Another popular S.E. Asian country Vietnam is home to the beautiful Ha Long Bay, cities of Hanoi and Ho Chi Minh and 8 UNESCO World Heritage Sites.
THE BEAUTY OF HUMANITY MOVEMENT
The acclaimed author of Sweetness in the Belly journeys to Vietnam in this rich and tantalizing new novel.
Raised in the United States but Vietnamese by birth, Maggie has come to Hanoi seeking clues to the fate of her father, a dissident artist who disappeared during the war. Her search brings her to Old Man Hu’ng’s pho stall. The old man once had a shop frequented by revolutionary artists, but now Tu’, a hustling young entrepreneur, is his most faithful customer. Maggie, Hu’ng, and Tu’ come together during a highly charged season that will mark them forever. Exploring the indelible legacies of war and art, as well as love’s power to renew, The Beauty of Humanity Movement is a stellar achievement by a globally renowned literary light.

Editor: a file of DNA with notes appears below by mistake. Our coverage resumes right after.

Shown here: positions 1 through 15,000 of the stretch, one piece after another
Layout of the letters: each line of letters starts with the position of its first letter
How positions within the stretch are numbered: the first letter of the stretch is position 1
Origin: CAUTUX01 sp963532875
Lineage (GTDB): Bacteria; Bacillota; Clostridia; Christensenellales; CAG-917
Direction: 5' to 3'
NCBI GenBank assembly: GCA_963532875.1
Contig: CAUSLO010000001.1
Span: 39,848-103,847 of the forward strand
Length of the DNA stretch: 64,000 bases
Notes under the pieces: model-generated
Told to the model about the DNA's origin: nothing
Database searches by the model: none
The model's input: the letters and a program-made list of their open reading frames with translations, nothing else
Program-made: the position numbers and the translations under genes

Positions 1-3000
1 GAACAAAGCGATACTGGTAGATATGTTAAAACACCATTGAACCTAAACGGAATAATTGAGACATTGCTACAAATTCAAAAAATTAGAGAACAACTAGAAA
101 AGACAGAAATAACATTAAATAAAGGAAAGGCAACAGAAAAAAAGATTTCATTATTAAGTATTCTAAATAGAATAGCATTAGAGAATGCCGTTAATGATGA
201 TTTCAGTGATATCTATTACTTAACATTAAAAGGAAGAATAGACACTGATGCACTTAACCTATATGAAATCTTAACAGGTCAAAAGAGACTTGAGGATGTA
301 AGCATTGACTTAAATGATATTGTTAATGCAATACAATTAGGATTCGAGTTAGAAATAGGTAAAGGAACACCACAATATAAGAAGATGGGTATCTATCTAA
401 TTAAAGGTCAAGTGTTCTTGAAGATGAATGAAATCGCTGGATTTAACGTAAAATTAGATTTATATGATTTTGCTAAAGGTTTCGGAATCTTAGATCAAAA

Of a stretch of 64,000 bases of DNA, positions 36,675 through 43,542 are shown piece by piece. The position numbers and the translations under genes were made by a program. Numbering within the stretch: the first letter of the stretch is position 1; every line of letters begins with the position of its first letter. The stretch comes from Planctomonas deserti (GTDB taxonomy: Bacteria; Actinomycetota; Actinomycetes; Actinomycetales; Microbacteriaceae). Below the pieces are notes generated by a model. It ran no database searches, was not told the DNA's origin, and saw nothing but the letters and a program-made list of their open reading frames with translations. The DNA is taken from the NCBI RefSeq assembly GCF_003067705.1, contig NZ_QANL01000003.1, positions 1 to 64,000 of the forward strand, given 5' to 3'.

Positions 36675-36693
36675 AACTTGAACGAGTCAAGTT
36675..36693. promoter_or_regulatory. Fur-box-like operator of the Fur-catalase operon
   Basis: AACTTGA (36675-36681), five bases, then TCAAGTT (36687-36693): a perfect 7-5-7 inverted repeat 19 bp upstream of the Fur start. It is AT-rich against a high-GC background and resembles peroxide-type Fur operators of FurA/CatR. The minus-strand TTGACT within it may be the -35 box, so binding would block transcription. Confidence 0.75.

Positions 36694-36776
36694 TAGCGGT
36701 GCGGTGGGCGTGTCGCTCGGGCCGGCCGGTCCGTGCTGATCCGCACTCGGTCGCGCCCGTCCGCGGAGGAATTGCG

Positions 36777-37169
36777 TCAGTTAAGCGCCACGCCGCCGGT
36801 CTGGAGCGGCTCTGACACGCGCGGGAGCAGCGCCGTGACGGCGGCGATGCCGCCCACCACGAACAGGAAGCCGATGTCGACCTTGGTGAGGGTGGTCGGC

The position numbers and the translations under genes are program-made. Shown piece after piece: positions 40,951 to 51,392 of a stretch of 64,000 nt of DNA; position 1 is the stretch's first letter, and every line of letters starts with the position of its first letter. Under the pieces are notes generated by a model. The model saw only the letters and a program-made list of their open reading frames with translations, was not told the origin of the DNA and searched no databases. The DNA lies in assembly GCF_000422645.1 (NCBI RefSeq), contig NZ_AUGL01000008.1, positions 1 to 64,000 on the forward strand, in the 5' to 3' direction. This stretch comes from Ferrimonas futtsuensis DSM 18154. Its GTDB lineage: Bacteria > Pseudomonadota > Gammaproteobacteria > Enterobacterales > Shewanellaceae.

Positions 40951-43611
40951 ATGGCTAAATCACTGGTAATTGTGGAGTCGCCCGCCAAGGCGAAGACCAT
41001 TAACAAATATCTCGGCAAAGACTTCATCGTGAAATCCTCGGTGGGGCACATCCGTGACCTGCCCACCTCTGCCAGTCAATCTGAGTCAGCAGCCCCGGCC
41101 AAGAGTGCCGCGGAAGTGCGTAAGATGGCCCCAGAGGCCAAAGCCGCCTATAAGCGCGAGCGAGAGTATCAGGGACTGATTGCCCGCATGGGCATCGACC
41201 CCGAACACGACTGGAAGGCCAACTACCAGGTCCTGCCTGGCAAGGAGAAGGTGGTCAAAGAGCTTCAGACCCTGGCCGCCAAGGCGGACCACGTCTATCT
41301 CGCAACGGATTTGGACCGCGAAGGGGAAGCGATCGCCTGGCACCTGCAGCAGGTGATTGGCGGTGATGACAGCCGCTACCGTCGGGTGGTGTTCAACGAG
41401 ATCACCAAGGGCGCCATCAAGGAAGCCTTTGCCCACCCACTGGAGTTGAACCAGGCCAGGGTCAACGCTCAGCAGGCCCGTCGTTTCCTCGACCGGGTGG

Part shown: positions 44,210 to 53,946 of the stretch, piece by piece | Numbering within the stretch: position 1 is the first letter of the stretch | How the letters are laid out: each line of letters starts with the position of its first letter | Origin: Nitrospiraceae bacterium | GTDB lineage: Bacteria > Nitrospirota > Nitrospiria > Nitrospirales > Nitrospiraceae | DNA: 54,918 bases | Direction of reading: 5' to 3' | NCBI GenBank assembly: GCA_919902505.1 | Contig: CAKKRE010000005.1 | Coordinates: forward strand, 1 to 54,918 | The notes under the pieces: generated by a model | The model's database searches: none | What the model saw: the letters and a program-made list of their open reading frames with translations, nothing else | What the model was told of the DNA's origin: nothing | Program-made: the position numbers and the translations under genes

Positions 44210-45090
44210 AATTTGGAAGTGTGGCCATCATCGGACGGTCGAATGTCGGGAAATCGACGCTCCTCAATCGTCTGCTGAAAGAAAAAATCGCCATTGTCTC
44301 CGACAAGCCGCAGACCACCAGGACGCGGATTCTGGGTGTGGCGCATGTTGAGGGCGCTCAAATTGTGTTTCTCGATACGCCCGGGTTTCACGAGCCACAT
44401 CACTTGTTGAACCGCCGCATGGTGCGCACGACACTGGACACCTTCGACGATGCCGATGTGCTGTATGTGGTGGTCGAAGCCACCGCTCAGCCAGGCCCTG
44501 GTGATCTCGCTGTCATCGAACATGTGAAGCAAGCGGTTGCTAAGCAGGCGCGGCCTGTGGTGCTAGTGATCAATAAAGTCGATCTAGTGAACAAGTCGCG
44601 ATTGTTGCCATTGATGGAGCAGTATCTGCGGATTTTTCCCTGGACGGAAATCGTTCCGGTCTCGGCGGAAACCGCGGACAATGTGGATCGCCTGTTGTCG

Joseph Sherman first visits Saigon—the capital of French colonial Cochin-China—as a young man on his father’s hunting trip in 1925. But the exotic land lures him back again and again as a traveler, soldier, and reporter. He returns because of his fascination for the enchanting city—and for Lan, a mandarin’s daughter he cannot forget.
Over five decades Joseph’s life becomes enmeshed with the political intrigues of two of Saigon’s most influential families, the French colonist Devrauxs, and the native Trans. In this sweeping saga of tragedy and triumph, Joseph witnesses Vietnam’s turbulent, war-torn fate. He is there when millions of coolies rise against the French, and during their bloody last stand at Dien Bien Phu. And he sees US military “advisors” fire their first shots in America’s hopeless war against the Communist revolution.